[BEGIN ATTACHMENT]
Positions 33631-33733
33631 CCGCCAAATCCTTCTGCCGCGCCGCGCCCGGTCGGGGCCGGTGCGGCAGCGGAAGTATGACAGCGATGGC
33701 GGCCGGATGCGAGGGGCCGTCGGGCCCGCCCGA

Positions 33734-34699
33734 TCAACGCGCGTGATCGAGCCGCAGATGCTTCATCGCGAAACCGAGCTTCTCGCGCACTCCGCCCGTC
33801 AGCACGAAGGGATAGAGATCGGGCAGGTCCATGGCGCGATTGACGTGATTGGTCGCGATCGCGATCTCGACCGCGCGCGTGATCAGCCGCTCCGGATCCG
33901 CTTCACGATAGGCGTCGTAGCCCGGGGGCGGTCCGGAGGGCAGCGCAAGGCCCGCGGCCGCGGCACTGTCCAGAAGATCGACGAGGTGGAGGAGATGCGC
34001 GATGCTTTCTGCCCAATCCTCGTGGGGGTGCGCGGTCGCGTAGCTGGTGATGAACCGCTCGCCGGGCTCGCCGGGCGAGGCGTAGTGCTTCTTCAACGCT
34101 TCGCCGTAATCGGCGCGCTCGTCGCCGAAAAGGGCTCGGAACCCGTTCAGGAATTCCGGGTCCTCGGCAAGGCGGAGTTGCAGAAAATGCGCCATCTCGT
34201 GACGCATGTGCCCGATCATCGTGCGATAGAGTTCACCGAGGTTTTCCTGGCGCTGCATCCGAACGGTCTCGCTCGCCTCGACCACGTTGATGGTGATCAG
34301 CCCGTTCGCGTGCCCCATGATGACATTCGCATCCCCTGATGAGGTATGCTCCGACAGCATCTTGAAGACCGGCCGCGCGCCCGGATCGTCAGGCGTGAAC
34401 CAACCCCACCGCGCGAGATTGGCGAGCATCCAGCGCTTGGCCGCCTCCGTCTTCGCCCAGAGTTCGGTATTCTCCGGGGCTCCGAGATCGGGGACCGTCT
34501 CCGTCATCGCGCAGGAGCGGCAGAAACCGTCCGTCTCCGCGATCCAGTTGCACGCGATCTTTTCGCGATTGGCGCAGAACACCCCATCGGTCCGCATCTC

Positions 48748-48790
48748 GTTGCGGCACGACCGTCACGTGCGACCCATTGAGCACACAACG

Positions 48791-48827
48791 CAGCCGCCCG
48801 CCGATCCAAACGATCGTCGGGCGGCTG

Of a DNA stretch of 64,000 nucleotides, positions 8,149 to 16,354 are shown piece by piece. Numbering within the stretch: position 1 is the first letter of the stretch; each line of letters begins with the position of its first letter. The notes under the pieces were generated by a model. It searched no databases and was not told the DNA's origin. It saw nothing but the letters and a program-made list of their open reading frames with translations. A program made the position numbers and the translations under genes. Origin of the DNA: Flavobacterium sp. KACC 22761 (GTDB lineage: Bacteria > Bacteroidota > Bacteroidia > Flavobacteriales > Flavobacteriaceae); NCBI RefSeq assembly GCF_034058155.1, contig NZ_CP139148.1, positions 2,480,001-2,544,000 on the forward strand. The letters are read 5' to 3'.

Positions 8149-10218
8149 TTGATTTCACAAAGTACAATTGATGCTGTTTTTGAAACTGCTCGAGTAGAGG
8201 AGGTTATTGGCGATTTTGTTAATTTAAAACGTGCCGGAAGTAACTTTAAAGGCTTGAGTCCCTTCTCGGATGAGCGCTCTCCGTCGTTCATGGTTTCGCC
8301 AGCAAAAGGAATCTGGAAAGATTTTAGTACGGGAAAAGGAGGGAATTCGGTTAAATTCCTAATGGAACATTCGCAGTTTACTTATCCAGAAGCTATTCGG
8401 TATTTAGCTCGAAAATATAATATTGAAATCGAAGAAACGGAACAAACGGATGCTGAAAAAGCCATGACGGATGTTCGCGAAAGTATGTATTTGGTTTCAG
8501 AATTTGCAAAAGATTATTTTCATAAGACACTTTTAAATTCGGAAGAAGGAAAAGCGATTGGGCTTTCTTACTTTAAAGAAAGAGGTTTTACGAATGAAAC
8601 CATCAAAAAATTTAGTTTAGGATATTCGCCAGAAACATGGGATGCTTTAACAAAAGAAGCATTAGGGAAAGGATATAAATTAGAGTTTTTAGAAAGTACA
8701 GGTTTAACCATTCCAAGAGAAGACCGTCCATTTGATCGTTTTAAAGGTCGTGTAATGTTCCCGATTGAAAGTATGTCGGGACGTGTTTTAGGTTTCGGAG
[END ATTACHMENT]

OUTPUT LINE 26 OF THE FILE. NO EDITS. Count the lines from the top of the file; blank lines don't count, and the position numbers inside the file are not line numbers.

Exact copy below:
8601 CATCAAAAAATTTAGTTTAGGATATTCGCCAGAAACATGGGATGCTTTAACAAAAGAAGCATTAGGGAAAGGATATAAATTAGAGTTTTTAGAAAGTACA